Home > Disney, Gemstone Publishing > Carl Barks’ Greatest Ducktales Stories Vol. 2

Carl Barks’ Greatest Ducktales Stories Vol. 2

July 26, 2006

Quick Rating: Very Good
Collects: Stories from Uncle Scrooge #58, 12, 3, 41, 38 and 6

More of the stories that inspired your favorite Ducktales episodes!

Writer: Carl Barks
Art: Carl Barks
Colors: Scott Rockwell & Susan Daigle-Leach
Introduction: Chris Barat & Joe Torcivia
Archival Editor: David Gerstein
Cover Art: Carl Barks
Publisher: Gemstone Comics

For those of you who came in late, here’s a quick recap: remember that great DuckTales TV show from the 80s? Well, a lot of the best episodes were actually based on comic book stories by the cartoonist that created Scrooge McDuck, the legendary Carl Barks. This is the second of two volumes by Gemstone Publishing that collects the Uncle Scrooge issues that inspired specific episodes.

The stories are collected in this series are presented in the order that the episodes were created, which explains why the issue numbers are so wildly out of order. It also explains why some of the stories this issue are less like the specific episodes they inspired – after a while, the cartoon show creators would take more liberties in creating new stories with Barks’ original ideas. Still, for fans of the cartoon – and who wasn’t? – you can’t go wrong with this collection of great comic book stories, without which the show never would have been made.

First up is “The Giant Robot Robbers,” which spawned the episode “Robot Robbers.” The Mayor of Duckburg commissions the construction of four giant robots to handle the jobs at city’s the Lackheed Factory. Scrooge’s arch-enemies, the Beagle Boys, see a different possibility in the robots. Soon Scrooge is battling to save his fortune from a quartet of gargantuan destruction machines. Barks’s best stories were usually the globe-trotting adventures, but as a Duckburg-bound story, this is really great.

“The Golden Fleecing” inspired the episode of the same name, although a great deal of liberties were taken. In this story, Scrooge decides he needs a snazzier wardrobe and sets out to find the legendary Golden Fleece to weave a new coat. His search puts him and his nephews in the sights of a group of mythic villains, and the ducks find themselves racing for their lives. A lot of the details of this story were changed for television, but the basic framework remained pretty much the same.

“The Horseradish Story” was the story that became “Down and Out in Duckburg.” Despite an uninspired title, “Horseradish” is perhaps the best story in the volume, with the fiercest villain and the highest level of adventure. Scrooge is confronted by a legal document that shows his entire fortune is now the property of one Chisel McSue, because Scrooge’s ancestor Seafoam McDuck failed to deliver a case of horseradish for McSue’s ancestor when his ship sank. (The horseradish became a barrel of marbles for the TV show.) All of Seafoam’s possessions were to revert to McSue, but Seafoam fled with his set of golden teeth, which Scrooge later sold to buy the prospecting kit that won him his fortune. Now he has thirty days to find a case of horseradish that’s been at the bottom of the ocean for 200 years and bring it to its destination or everything he owns reverts to Seafoam.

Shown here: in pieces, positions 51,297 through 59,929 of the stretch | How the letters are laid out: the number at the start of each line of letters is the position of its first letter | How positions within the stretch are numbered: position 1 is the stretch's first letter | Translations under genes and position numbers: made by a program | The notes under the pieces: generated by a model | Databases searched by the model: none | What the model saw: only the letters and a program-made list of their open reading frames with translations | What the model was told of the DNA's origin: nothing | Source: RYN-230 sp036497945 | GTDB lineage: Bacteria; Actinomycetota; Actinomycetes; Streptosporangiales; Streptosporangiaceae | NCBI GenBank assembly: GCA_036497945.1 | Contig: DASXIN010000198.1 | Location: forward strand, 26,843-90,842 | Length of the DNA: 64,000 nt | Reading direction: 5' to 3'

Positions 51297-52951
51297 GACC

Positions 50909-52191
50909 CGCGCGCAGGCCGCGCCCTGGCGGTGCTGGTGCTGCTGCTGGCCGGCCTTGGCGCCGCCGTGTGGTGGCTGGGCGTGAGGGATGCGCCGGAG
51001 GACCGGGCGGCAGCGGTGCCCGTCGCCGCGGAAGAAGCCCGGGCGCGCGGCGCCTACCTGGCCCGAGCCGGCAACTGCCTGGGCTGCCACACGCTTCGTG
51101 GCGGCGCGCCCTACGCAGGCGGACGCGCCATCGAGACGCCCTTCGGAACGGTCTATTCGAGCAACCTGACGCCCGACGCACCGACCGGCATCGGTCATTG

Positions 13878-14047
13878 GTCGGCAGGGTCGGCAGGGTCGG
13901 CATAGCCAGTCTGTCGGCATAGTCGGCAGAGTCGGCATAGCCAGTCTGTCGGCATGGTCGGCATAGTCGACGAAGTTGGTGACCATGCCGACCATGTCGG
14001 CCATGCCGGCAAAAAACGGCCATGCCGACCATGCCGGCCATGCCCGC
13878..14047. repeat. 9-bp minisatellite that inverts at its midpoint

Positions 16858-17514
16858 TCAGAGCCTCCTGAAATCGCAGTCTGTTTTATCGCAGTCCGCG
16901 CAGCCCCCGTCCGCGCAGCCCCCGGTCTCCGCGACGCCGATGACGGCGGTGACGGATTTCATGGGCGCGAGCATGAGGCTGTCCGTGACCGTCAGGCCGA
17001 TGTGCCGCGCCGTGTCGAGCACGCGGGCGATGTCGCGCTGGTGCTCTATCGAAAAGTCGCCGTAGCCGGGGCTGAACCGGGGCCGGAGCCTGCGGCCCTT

“The Status Seekers,” again the inspiration for an episode of the same name, shows Scrooge becoming concerned with his place in the social strata of Duckburg. All of his money isn’t enough to win him a place in high society, he needs a status symbol – so he and the boys embark on a journey to reclaim a treasure he sold decades ago, the fabulous Candy-Striped Ruby. One of his rivals can’t stand the thought of Scrooge claiming that position, and hires the Beagle Boys to help him get the Ruby first. This is as classic a Barks story as you’re likely to find – a grand adventure, a treasure and some bad guys trying to fowl things up.

“The Unsafe Safe” became, on television, “The Unbreakable Bin.” Scrooge’s discovery of a new unbreakable form of glass leads him to encase his money bin in the substance. Suddenly, without having to worry about thieves cracking into the bin, he takes a long-overdue vacation… but he and Magica DeSpell both discover that the cry of a rare bird has the power to shatter the glass. This is a nice little Magica story, and it’s nice to see her in this collection.

The final Barks story that made it to TV was “Tralla La,” which became “The Land of Trala La.” (Why “Trala” lost an “L” on TV is a mystery to me.” Scrooge, overwhelmed by concern for his money, decides to take a vacation to the one place on Earth that uses no money of any kind, the utopian village of Tralla La. When a native of the land finds a discarded bottle cap of Scrooge’s, though, the rarity of the caps sends Tralla La into a tizzy. This is right up there with “The Horseradish Story,” in my opinion, as being one of the best stories in this collection.

Like with the first collection, Chris Barat and Joe Torcivia provide an excellent introduction that lays out the differences between the shows and the comics – which elements were kept, what was added, what was changed. They point out how Donald Duck, a staple in the comic, was replaced on the show by other characters like Launchpad McQuack or (particularly in “Trala La,”) Fenton Crackshell, a.k.a. Gizmoduck, and how Fenton’s machinations propelled the story in a way that didn’t happen in the comic.

If you’re looking for a nice sampling of Carl Barks stories, this is it. If you’re looking for a more scholarly presentation of his work in relation to the television show he inspired, this is it too. Any Barks fan or DuckTales fan would be happy to have this book in their collection.

Rating: 8/10

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